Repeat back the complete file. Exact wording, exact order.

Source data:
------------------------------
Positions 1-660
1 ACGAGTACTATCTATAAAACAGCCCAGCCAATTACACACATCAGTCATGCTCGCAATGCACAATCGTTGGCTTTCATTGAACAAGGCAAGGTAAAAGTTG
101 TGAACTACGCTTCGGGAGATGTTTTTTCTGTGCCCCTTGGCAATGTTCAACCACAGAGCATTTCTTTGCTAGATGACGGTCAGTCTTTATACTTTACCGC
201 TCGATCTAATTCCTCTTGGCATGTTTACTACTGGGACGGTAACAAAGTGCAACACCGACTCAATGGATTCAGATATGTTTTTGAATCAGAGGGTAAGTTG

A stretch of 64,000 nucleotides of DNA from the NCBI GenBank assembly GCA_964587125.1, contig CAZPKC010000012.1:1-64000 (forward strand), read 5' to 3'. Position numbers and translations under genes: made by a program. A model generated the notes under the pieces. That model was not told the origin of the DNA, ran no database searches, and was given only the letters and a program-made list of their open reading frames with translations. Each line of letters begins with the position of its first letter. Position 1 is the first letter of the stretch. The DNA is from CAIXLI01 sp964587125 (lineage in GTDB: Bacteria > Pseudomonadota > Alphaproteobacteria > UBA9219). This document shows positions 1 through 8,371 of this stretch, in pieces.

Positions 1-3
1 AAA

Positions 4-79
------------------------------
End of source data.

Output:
Positions 1-660
1 ACGAGTACTATCTATAAAACAGCCCAGCCAATTACACACATCAGTCATGCTCGCAATGCACAATCGTTGGCTTTCATTGAACAAGGCAAGGTAAAAGTTG
101 TGAACTACGCTTCGGGAGATGTTTTTTCTGTGCCCCTTGGCAATGTTCAACCACAGAGCATTTCTTTGCTAGATGACGGTCAGTCTTTATACTTTACCGC
201 TCGATCTAATTCCTCTTGGCATGTTTACTACTGGGACGGTAACAAAGTGCAACACCGACTCAATGGATTCAGATATGTTTTTGAATCAGAGGGTAAGTTG

A stretch of 64,000 nucleotides of DNA from the NCBI GenBank assembly GCA_964587125.1, contig CAZPKC010000012.1:1-64000 (forward strand), read 5' to 3'. Position numbers and translations under genes: made by a program. A model generated the notes under the pieces. That model was not told the origin of the DNA, ran no database searches, and was given only the letters and a program-made list of their open reading frames with translations. Each line of letters begins with the position of its first letter. Position 1 is the first letter of the stretch. The DNA is from CAIXLI01 sp964587125 (lineage in GTDB: Bacteria > Pseudomonadota > Alphaproteobacteria > UBA9219). This document shows positions 1 through 8,371 of this stretch, in pieces.

Positions 1-3
1 AAA

Positions 4-79